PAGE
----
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A hopefully on-going history of Tacoma, the Rainiers and the PCL in general. Mostly cribbed from Wikipedia, Baseball Reference, and various official sites.

After two seasons, the Tacoma Tigers/Wanderers of the Pacific Coast League were no more. A local saloonkeeper named George Shreeder purchased the Everett Smokestackers of the Class B Northwestern League and moved them to Tacoma. This incarnation of the Tigers would bounce around in the low minors for the next five decades.

It began well, as it should have. The former Smokestackers were the defending NWL champion, and the newborn Tigers won the 1906 pennant. It could have been better though. In 1906, a young, hard-throwing Californian tried out for the team. He pitched – and lost – an exhibition game to the Aberdeen Black Cats. This young man ended up in the Idaho State League until the AL Washington Senators called him up in 1907. His name was Walter Johnson. After picking up the best nickname in baseball history (The Big Train), he would finish with 417 wins, 110 shutouts and be a part of the inagural class of the baseball Hall of Fame.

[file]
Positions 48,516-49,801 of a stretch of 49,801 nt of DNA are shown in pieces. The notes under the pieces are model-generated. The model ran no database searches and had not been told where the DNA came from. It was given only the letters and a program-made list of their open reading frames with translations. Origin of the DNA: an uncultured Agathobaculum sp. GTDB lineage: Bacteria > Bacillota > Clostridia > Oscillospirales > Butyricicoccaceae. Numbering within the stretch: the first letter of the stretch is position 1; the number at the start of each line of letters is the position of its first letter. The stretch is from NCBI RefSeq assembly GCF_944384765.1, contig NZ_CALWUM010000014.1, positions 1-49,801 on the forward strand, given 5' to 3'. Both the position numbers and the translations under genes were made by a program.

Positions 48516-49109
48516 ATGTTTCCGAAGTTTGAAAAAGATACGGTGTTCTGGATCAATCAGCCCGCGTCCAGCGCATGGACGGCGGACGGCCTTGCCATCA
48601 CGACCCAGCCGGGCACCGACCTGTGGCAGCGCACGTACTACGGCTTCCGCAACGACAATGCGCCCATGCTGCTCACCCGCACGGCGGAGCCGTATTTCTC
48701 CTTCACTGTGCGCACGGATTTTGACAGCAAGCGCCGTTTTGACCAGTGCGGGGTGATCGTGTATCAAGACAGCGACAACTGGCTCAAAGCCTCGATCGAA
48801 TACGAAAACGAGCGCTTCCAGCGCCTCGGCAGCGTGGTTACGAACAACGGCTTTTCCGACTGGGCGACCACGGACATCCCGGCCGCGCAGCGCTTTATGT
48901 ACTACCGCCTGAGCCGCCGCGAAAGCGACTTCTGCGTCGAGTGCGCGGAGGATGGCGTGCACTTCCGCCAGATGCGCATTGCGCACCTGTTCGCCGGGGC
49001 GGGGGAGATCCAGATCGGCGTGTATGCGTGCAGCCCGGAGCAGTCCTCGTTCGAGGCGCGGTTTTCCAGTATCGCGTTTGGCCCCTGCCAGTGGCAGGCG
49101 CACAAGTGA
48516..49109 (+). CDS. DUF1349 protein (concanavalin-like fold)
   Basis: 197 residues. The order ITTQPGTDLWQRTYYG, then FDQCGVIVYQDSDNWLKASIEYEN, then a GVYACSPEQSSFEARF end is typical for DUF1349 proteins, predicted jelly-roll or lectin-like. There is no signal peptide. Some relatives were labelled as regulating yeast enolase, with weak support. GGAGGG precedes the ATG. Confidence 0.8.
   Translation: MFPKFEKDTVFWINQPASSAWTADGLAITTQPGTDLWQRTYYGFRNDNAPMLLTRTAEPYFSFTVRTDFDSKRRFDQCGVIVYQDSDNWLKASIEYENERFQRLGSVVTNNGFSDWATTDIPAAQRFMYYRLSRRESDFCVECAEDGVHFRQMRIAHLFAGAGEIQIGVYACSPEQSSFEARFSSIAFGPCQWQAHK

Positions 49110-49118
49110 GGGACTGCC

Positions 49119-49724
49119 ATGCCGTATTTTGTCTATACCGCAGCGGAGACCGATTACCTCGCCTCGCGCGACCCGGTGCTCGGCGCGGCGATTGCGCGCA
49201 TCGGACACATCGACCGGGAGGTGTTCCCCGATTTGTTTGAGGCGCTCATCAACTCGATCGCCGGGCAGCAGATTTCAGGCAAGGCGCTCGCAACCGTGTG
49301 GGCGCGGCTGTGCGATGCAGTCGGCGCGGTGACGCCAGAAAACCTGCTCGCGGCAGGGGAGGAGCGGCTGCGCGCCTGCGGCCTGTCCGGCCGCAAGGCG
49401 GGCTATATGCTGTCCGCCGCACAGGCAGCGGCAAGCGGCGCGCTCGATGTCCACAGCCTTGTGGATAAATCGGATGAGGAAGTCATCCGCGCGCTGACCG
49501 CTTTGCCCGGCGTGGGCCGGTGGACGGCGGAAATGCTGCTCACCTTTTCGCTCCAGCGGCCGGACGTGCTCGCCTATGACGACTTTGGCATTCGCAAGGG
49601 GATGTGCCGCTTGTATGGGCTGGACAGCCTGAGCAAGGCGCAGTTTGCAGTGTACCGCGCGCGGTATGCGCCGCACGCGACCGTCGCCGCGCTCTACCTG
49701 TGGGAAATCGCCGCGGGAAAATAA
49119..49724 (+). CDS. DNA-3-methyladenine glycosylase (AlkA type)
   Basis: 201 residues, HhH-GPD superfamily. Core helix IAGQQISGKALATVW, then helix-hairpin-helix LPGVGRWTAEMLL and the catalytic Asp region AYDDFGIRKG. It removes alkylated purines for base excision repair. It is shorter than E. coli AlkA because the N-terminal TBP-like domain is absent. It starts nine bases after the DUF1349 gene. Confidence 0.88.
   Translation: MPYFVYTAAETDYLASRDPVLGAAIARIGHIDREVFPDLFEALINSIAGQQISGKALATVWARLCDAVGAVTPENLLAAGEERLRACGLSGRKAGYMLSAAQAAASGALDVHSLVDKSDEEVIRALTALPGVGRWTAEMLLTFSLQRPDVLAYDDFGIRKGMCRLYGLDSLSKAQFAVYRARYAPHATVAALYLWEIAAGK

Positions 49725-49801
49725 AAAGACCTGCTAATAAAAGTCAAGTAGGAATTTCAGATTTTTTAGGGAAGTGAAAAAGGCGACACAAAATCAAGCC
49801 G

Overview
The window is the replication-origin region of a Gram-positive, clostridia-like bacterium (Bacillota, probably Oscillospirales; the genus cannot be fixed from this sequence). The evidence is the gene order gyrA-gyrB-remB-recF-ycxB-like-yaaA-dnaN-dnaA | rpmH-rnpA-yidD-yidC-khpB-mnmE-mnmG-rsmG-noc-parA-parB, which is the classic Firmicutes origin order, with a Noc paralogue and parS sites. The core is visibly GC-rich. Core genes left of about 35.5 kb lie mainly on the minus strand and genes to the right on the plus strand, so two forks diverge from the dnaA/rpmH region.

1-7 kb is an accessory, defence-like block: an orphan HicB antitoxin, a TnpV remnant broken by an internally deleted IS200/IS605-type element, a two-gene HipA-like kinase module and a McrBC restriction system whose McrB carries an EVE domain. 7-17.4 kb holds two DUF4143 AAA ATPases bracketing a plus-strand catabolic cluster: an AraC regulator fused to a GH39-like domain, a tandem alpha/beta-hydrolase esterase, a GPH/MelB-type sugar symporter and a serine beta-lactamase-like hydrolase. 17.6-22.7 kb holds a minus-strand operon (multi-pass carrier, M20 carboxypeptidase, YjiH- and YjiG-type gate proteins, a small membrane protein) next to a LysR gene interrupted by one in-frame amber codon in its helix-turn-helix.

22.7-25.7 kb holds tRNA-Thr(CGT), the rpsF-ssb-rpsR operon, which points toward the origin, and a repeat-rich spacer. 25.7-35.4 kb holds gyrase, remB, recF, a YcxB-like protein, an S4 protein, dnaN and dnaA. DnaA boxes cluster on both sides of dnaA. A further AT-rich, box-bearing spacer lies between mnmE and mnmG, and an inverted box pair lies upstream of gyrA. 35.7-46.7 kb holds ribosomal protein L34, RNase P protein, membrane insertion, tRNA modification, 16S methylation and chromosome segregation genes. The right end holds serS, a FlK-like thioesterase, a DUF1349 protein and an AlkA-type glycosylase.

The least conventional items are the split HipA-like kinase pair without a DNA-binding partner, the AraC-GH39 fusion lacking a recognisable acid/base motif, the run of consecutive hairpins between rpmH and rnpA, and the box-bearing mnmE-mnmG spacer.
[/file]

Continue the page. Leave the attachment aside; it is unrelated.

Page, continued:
The Northwestern League would last until 1917, until wartime shortages would weaken the league. Tacoma and Spokane would fold just a month into the 1918 season. The league would return as the Northwest International League for 1919 and 1920. This incarnation was a four-team league consisting of the Tacoma Tigers, Seattle Drydockers, Vancouver Beavers and Victoria Tyees. Again, Tacoma folded mid-season, and the remainder of the league followed just a few days later. Another stillborn league followed in 1922, with the four team Western International League. Oddly enough Tacoma was the “International” of this unit, as the other three teams were all based in Canadian teams. The league lasted only one season, and professional baseball would be gone from Tacoma for the next 15 years.

In 1937, the Western International League was reborn; stretching from Vancouver, BC to Lewiston, Idaho. The reborn Tigers won pennants in '37, '39 and '1940. The Western International League would shut down from 1943 – 1945 due to wartime manpower losses, but return at full strength in 1946. Tacoma was a mainstay of this league until 1951. The WIL would eventually morph into the Northwest League, a low Class A league still going strong. Tacoma though, would have to wait.


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